‘Hybrid’ players are key
Patriots are in position
Belichick likes draft possibilities
Though there still may be one or two private workouts to complete — just to do as much homework on a prospect as possible — with the NFL draft starting Thursday, Patriots coach Bill Belichick believes his team is in a good place.
Headed home after another day at Gillette Stadium preparing, Belichick spent a few minutes Saturday night talking about a number of draft topics.
First up, whether he feels the quality and quantity of players at defensive line is as strong as it is widely believed to be this year.
“I think there are a lot of defensive linemen that are going to be drafted high in this draft; a lot in the first round,’’ he said. “I think there will be a lot of guys taken in the first round, high second round.’’
While several schools — Texas A&M, Texas Tech, Georgia Tech, and Notre Dame among them — have begun using a 3-4 defense, it hasn’t much changed the projecting the Patriots have to do when looking for a player who might fit their front seven.
“Teams that do it, it certainly helps you to see techniques similar to what we play, but for the most part, college defensive ends are going to be outside linebackers [in New England’s 3-4],’’ Belichick said. “You have to project how they’re going to play on their feet. Even if they play some of the same positions, college football, with all of the option offense and quarterback-keeping plays, it’s really a lot different than what we see [in the NFL].’’
Last week on Sirius NFL radio, Belichick said he believes how teams evaluate those “hybrid’’ players will be a key part of the draft.
Before the lockout began March 11, New England was able to add just one player to its roster: veteran Marcus Stroud, who had been released by Buffalo. Since the lockout, teams have been unable to sign free agents, including their own.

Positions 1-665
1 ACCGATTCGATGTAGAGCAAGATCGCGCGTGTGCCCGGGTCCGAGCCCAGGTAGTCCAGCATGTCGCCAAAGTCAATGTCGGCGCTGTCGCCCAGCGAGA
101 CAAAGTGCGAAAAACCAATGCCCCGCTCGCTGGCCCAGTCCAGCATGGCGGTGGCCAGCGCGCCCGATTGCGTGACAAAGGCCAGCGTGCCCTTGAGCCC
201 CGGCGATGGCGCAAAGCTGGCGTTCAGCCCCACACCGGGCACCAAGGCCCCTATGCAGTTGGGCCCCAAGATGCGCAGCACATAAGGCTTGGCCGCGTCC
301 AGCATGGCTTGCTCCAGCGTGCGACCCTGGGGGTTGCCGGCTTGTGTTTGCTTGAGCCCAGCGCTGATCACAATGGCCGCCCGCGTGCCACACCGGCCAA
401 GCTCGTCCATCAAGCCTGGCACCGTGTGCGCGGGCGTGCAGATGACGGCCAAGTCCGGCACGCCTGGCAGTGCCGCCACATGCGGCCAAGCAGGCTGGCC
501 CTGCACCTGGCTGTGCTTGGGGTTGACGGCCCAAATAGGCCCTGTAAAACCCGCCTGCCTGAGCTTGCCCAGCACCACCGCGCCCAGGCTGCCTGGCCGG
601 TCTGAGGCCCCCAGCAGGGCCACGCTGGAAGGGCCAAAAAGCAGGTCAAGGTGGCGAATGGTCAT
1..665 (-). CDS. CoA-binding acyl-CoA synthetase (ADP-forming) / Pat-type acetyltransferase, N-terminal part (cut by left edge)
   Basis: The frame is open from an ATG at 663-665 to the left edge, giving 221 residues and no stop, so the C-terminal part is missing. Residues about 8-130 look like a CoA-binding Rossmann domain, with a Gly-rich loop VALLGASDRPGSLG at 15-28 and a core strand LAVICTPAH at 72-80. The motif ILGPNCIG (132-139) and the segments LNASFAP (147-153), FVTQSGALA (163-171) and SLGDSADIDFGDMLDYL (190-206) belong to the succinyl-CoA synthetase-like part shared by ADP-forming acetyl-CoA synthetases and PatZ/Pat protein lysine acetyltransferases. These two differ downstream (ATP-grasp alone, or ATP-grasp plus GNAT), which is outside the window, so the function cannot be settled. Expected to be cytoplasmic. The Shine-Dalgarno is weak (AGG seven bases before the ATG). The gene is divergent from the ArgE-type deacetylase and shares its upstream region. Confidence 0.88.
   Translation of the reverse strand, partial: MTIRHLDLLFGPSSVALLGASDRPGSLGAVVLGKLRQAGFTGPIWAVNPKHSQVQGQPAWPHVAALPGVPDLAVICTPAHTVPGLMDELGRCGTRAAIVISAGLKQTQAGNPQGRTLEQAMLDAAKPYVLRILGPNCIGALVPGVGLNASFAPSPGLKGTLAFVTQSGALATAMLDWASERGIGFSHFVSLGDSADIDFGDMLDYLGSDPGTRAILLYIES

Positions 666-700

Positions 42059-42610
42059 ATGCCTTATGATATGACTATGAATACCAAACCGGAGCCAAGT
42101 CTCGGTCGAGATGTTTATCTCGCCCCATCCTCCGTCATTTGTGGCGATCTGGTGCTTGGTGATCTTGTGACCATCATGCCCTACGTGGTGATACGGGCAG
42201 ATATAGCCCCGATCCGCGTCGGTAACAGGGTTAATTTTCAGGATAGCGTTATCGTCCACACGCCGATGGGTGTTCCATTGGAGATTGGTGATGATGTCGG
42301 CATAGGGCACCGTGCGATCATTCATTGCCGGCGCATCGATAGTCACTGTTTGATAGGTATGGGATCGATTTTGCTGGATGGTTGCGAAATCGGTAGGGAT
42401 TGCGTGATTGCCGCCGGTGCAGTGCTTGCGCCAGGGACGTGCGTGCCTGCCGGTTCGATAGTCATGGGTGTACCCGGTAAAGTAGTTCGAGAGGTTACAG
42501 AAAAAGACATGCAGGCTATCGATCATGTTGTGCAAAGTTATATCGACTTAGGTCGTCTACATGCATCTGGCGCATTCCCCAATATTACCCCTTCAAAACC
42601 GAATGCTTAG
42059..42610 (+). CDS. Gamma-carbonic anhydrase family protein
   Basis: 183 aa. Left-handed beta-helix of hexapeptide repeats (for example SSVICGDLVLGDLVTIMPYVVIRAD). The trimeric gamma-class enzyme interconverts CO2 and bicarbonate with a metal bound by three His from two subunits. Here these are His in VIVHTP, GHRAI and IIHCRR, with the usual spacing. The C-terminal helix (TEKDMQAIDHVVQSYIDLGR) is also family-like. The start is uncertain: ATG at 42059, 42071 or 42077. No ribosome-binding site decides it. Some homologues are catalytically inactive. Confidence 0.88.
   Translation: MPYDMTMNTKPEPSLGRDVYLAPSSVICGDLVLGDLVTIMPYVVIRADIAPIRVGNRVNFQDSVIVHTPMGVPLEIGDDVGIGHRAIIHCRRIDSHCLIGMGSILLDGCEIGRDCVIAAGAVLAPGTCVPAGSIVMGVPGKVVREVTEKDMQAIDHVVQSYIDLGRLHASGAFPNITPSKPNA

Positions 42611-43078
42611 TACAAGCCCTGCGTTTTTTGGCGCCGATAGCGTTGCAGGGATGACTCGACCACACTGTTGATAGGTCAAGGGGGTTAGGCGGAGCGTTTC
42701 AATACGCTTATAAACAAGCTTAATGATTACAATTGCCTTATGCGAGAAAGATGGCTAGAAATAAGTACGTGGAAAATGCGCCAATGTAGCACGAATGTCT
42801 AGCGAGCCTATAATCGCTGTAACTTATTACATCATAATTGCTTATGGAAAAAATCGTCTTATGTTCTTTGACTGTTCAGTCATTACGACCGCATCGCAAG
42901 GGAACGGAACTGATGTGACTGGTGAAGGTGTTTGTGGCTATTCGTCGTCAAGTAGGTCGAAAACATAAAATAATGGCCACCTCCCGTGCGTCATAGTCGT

As a result, this is the first time the draft will be held before free agency truly opens.
But while it has made things different, it hasn’t altered the Patriots’ approach to the draft.
“I don’t feel like we’ve ever gone in saying, ‘We have to draft this position, draft that position,’ ’’ said Belichick. “It’s definitely a different process and position to have not signed the six or eight free agents from our team [or] another team at this point. I think it makes your roster look a little bit different, but I think draft-wise, you have to get the best players for your team.
“If there’s value there, that’s great, but if you try to force players into positions you end up having to look for the same players the next year. We’ll go through the same process and try to draft the players that we think will help our team the most. But it is different in that free agency hasn’t happened yet.’’
As Belichick and the staff have assembled at Gillette to conduct draft business, there’s one thing that’s been unusual: the building.
“It is quiet,’’ Belichick said. “At this time of year, you’d see guys walking through the door, hear the weights clanging, going and doing individual football things. It’s definitely different that they’re not in that process.’’